Imitating Stars Not Always a Smart Thing
Celebrity suicides increase likelihood of copycat suicides
WEDNESDAY, March 19, 2003 (HealthDayNews) -- Copycat suicides are 14 times more likely to occur after a celebrity commits suicide.
A new study, which appears in the current issue of the Journal of Epidemiology and Community Health, also found newspaper reports of a suicide have more impact than television coverage of a suicide.
Using statistical analyses, researchers re-assessed about 293 findings from 42 published studies examining the impact of suicide stories reported in the media.
Studies of celebrity suicides were 14 times more likely to find a copycat effect. Studies of real-life suicides, as opposed to fictional suicides, were four times more likely to uncover a copycat effect.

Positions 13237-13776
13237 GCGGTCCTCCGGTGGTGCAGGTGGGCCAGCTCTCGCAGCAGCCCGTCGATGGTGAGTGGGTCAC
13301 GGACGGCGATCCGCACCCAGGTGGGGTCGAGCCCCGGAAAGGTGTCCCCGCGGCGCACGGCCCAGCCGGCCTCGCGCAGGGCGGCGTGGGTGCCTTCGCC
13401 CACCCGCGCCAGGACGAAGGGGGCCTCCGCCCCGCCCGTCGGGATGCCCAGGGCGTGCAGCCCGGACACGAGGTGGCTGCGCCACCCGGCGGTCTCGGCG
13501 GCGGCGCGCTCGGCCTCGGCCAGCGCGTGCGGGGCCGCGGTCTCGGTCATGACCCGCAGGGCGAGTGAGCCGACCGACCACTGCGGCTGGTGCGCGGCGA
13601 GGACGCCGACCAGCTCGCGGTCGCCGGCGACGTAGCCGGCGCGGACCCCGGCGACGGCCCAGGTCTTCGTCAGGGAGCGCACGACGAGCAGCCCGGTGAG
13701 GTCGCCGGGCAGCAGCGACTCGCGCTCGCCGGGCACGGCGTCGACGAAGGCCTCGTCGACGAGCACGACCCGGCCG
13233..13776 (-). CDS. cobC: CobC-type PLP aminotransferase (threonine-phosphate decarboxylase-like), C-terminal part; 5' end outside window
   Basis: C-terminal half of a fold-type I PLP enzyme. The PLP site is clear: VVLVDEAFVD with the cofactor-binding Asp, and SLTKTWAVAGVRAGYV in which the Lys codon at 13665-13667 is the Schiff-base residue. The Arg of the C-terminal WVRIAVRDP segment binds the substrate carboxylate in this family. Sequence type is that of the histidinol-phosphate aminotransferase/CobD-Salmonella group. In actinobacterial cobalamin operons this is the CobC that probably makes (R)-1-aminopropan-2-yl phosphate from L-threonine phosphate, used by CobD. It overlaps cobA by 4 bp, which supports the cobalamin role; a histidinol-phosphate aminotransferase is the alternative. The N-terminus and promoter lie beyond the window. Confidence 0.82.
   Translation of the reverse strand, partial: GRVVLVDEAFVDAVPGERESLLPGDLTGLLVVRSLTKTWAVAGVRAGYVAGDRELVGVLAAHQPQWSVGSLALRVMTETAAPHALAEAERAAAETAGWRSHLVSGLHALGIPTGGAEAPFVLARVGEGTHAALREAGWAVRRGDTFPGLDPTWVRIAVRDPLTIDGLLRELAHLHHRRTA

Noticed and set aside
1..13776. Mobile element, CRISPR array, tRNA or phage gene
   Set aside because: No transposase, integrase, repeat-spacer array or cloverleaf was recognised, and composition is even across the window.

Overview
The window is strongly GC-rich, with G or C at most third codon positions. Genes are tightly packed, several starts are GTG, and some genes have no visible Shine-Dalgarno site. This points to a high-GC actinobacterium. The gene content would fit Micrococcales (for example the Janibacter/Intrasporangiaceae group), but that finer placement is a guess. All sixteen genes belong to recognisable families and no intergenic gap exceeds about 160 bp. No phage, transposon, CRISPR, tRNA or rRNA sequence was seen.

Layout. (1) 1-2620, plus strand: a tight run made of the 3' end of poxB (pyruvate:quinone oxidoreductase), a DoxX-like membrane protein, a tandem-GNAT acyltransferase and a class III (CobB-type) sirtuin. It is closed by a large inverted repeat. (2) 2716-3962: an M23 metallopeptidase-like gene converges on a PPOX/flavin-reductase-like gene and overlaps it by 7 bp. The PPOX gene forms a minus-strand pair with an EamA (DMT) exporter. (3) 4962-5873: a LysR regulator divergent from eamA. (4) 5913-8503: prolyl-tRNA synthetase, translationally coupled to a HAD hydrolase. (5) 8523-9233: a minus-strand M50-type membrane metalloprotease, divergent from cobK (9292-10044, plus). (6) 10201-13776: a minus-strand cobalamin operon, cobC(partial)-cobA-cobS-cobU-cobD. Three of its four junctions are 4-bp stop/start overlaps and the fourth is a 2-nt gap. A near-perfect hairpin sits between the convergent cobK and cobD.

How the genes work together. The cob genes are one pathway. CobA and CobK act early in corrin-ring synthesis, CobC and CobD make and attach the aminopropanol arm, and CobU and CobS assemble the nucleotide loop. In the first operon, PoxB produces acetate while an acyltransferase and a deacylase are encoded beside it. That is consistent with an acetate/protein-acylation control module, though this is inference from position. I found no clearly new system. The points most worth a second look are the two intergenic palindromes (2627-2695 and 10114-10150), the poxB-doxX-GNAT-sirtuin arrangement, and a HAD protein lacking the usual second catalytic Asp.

The study notes that previously published research shows suicide rates increased 12 percent in the month that Marilyn Monroe committed suicide in 1962.
In general, the more media coverage of a suicide, the greater the chances of a copycat effect. But research of televised suicides was 82 percent less likely than research of newspaper coverage of suicides to indicate a copycat effect.
Here's where you can learn more about suicide.